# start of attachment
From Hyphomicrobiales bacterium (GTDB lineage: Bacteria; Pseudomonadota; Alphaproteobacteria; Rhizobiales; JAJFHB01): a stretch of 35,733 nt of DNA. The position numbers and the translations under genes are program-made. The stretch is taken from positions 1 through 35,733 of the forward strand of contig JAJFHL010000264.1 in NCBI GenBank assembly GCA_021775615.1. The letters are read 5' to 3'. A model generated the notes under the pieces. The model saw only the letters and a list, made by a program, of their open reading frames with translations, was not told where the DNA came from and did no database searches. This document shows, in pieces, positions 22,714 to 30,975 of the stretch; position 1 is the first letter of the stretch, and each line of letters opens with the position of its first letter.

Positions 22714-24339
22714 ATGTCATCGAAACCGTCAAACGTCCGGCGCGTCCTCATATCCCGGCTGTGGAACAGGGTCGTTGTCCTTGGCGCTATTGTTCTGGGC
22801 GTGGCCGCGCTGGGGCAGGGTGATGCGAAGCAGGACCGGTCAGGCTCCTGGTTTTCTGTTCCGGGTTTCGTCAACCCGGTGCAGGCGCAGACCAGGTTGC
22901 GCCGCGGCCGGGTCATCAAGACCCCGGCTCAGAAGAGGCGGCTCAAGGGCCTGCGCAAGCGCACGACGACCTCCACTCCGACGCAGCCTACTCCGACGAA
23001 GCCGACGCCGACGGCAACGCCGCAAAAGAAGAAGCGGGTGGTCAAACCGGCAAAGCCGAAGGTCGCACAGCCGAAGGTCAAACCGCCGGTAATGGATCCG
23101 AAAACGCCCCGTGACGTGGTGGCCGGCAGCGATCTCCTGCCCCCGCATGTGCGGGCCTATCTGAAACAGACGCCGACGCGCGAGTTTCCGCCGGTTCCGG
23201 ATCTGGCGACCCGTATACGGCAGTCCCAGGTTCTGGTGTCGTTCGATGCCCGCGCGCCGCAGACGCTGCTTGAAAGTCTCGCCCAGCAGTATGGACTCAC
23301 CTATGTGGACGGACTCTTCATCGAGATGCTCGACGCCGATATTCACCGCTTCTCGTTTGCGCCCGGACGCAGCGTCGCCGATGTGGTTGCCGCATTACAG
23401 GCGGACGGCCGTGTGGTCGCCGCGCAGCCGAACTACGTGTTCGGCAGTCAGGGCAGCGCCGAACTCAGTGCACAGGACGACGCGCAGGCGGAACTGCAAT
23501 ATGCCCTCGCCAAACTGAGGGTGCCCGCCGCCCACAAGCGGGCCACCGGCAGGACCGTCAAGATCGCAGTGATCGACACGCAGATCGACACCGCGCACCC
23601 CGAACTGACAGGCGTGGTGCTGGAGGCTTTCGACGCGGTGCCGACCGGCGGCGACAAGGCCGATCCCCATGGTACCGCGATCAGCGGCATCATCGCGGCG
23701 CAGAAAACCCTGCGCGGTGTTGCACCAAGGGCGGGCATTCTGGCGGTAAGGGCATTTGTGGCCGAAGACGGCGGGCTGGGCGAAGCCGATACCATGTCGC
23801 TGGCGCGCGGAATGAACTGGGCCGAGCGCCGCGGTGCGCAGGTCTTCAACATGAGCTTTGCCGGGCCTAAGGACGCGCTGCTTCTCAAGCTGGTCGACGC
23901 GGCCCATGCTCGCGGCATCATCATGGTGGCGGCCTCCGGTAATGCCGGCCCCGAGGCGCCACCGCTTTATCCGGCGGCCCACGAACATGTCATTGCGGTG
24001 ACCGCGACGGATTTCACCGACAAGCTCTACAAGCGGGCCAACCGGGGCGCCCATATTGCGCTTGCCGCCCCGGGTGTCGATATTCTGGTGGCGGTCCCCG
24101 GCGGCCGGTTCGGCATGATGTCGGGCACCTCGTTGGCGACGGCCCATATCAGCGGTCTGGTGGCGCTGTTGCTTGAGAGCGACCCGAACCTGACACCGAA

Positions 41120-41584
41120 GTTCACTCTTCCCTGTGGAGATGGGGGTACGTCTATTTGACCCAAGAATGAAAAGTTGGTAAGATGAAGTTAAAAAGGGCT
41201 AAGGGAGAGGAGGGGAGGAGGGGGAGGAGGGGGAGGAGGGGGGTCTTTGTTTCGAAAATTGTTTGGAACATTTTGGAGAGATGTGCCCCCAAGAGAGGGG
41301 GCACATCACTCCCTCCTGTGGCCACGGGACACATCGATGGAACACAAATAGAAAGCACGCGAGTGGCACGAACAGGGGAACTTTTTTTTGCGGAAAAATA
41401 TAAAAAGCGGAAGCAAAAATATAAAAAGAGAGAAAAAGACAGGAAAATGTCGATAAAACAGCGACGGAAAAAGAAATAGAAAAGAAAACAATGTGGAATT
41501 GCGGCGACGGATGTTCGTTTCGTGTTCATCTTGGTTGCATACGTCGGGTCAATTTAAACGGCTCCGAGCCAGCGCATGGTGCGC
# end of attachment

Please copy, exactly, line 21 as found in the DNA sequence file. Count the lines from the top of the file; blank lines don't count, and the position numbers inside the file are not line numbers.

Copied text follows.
41301 GCACATCACTCCCTCCTGTGGCCACGGGACACATCGATGGAACACAAATAGAAAGCACGCGAGTGGCACGAACAGGGGAACTTTTTTTTGCGGAAAAATA